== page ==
In many jurisdictions, any "trading as", DBA ("doing business as") or similar "ficitonal" or "pseudonymous" names of a company or other legal entity have to be registered.

The assumption e.g. on Wikipedia would seem to be that the DBA name "differs from the registered, legal name of the business" (seems common sense).

Are there any prominent counter-examples that suggest that this assumption ("DBA / "trading as" names always different than legal names") doesn't hold for 100% of entities in 100% of jurisdictions?

The question is, to put it more simply, "Are there any examples of 'X doing business as X' or any examples of rules that disallow 'X trading as X' explicitly?"

As in the reference and the first paragraph, the question is about duly registered "trading as" names and not any colloquialisms.


In Houston, Texas, do you need a DBA if you only conduct business in the LLC's name?

  • Your assumption that DBA names have to be registered does not hold everywhere, so the question isn't really answerable. Commented May 6, 2018 at 14:39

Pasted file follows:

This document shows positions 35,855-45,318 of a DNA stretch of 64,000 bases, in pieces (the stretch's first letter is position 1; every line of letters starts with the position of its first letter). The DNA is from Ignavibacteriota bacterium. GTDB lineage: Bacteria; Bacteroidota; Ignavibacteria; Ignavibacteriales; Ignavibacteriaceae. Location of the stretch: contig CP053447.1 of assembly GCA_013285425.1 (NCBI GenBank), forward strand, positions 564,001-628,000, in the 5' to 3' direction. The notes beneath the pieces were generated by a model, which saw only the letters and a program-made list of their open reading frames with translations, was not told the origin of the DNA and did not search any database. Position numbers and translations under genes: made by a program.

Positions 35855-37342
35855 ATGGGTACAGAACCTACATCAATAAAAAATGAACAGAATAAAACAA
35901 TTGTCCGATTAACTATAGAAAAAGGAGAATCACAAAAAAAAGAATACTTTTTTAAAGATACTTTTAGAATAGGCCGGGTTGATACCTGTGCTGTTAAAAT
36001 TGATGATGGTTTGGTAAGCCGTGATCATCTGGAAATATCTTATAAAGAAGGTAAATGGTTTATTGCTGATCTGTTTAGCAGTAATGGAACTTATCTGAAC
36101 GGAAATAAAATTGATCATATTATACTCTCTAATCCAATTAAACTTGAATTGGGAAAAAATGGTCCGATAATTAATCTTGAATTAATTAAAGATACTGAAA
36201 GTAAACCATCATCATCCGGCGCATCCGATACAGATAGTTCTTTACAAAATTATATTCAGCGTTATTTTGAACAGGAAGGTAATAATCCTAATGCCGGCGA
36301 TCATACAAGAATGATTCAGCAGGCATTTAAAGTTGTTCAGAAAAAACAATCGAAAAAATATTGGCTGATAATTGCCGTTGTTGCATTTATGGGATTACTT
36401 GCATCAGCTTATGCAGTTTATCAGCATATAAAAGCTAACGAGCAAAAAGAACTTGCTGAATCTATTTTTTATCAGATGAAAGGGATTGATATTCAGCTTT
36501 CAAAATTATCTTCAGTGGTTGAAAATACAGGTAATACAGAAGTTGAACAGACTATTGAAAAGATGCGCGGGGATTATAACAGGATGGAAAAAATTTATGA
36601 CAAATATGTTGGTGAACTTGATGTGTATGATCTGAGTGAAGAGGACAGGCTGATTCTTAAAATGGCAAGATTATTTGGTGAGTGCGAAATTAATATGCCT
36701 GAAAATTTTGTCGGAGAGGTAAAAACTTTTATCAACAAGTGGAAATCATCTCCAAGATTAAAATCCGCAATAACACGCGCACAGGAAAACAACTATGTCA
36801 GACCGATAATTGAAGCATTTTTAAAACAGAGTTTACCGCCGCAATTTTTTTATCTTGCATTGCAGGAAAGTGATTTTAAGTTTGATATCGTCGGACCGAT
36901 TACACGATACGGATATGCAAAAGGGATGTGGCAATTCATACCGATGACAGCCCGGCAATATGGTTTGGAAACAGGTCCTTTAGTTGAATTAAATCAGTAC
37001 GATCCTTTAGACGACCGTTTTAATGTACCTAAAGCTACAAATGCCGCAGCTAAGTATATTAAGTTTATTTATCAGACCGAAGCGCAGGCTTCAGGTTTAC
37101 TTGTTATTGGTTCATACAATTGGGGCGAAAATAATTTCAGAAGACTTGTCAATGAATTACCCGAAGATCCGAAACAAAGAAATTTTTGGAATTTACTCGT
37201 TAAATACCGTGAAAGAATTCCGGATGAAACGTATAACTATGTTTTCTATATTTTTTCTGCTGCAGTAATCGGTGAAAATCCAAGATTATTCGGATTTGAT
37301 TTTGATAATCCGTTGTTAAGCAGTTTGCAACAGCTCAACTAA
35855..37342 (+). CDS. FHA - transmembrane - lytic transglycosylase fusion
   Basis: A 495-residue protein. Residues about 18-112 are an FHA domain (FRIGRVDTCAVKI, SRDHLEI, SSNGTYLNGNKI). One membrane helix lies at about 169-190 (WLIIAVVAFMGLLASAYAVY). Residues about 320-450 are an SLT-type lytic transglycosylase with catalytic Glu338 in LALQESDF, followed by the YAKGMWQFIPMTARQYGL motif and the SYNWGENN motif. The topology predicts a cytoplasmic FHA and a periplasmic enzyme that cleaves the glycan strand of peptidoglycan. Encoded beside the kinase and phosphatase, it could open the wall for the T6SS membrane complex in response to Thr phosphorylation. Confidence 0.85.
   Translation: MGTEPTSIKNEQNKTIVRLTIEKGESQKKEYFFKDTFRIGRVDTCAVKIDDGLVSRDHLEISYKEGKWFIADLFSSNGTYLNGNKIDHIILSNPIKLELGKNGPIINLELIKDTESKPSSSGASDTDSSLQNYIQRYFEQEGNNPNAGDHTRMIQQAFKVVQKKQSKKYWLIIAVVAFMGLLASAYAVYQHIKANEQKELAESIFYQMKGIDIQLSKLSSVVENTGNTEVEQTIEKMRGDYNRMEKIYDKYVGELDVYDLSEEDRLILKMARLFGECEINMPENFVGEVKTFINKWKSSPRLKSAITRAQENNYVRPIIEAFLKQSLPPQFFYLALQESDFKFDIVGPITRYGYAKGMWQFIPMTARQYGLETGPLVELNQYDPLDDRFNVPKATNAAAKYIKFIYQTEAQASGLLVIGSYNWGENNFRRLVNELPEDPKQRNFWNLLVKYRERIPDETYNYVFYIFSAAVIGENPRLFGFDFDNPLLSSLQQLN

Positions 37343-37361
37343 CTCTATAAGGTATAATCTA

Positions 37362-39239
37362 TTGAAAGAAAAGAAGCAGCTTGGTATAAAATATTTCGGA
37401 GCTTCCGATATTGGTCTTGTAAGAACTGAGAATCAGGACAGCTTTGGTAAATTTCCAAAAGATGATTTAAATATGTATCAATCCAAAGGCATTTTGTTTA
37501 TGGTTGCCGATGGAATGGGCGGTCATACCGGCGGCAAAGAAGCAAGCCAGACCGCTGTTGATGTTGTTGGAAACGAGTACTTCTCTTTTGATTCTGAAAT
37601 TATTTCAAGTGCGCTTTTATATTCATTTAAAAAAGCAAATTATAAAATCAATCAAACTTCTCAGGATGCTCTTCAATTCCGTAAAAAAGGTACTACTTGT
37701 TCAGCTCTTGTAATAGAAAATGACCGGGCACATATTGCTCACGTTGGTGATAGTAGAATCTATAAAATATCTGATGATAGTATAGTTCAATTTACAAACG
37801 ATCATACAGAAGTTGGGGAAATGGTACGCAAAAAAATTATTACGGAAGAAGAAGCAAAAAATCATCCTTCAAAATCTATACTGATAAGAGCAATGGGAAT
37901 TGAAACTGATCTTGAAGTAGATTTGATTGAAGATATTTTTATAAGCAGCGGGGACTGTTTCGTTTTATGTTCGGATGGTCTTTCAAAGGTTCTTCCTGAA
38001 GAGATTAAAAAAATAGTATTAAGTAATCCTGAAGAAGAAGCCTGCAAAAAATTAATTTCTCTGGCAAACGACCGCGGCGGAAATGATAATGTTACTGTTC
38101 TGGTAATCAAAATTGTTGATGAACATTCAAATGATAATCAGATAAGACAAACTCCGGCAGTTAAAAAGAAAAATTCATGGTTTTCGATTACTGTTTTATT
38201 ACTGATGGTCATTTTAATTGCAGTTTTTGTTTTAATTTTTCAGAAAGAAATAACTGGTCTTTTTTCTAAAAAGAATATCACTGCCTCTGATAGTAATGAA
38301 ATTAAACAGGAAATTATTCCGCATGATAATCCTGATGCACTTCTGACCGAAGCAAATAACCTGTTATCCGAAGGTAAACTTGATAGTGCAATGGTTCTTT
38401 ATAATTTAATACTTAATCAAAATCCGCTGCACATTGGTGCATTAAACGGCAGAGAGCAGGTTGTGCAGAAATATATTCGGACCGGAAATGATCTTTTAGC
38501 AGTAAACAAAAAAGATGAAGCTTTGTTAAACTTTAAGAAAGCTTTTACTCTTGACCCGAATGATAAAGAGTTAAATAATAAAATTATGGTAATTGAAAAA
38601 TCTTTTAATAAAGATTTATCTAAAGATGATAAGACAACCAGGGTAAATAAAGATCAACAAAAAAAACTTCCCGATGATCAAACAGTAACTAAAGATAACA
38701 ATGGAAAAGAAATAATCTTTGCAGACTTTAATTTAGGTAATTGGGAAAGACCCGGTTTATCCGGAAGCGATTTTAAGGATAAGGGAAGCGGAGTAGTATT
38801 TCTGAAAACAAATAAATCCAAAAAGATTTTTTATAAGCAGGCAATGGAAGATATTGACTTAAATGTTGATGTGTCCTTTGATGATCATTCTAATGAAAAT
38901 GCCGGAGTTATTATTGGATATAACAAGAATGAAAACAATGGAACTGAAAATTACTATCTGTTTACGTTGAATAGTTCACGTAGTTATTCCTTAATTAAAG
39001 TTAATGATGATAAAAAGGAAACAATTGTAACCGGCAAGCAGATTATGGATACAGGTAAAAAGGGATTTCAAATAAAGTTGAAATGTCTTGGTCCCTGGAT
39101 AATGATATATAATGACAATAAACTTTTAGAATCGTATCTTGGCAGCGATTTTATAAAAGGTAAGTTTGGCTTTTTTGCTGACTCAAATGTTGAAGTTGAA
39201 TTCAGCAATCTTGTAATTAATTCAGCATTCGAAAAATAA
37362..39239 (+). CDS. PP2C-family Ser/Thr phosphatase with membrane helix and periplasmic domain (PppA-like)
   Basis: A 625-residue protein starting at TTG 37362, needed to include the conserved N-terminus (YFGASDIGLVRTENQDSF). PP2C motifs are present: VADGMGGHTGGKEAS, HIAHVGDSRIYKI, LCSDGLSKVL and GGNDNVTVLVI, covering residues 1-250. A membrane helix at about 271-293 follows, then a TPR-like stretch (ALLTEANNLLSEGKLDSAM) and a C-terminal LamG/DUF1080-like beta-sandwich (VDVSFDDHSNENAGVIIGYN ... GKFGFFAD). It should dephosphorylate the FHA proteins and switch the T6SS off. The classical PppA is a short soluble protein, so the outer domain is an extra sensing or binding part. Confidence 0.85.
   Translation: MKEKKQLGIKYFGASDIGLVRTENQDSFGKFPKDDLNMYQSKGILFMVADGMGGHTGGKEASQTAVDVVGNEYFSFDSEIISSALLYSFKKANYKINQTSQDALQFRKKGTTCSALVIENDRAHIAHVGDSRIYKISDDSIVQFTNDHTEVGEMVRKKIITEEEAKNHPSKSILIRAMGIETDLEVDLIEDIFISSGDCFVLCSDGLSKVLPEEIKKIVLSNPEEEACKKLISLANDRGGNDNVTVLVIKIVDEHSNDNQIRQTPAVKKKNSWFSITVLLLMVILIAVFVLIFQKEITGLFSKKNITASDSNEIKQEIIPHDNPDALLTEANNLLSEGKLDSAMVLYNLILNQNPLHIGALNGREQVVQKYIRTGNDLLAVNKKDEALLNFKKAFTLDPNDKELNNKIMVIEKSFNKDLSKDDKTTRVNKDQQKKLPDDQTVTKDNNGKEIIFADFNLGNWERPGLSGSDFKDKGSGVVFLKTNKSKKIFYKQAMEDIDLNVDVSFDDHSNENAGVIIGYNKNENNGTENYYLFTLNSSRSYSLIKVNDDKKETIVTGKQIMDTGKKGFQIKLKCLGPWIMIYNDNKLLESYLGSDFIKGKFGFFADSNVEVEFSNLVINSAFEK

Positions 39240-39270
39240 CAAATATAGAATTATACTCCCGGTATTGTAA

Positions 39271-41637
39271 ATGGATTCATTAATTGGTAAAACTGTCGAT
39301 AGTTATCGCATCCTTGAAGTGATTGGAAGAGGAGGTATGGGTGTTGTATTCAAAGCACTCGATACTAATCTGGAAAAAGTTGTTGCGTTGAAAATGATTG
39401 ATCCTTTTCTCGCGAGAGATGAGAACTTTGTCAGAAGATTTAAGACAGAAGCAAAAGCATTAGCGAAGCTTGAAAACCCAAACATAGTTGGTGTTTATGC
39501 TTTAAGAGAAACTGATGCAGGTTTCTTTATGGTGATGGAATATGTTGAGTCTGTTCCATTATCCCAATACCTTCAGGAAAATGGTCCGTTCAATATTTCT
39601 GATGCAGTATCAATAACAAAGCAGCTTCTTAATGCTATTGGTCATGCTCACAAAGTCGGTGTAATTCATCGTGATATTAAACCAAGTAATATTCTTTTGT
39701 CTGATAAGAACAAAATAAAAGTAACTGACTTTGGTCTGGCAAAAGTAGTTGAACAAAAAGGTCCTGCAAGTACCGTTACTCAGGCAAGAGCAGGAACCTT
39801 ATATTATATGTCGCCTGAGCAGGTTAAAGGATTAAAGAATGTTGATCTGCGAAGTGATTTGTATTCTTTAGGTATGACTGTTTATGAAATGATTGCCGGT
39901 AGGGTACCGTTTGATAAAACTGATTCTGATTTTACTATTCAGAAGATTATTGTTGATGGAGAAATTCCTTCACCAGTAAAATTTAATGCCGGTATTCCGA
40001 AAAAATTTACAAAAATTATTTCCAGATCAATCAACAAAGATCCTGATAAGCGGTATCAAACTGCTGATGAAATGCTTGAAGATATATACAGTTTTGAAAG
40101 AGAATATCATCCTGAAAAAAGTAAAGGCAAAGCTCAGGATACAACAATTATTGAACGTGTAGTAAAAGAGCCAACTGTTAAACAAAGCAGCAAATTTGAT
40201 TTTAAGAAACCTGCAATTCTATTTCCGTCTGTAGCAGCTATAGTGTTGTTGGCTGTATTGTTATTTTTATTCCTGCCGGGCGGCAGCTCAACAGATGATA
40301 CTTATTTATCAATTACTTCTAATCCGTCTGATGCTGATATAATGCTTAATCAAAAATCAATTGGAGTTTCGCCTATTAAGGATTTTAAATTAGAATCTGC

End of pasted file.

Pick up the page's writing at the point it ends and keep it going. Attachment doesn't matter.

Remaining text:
• The reason that you want to know also matters in almost all legal questions. Why would anyone care if someone registered a DBA exactly the same as the true legal name? If it has no consequences, it would never be definitely determined by a court or other official body.
    – ohwilleke
    Commented May 7, 2018 at 1:26
  • Hi @TimLymington - as it says above "In many jurisdictions, any "trading as", DBA ("doing business as") or similar "ficitonal" or "pseudonymous" names of a company or other legal entity have to be registered." Many = all?
    – Michael
    Commented May 7, 2018 at 12:12
  • Hi @ohwilleke - yes, this question is indeed out to find counter-examples to an apparently obvious assumption. The question is exactly "does anyone care" - since it is famously impossible to prove a negative like "no-one cares".
    – Michael
    Commented May 7, 2018 at 12:14
  • 2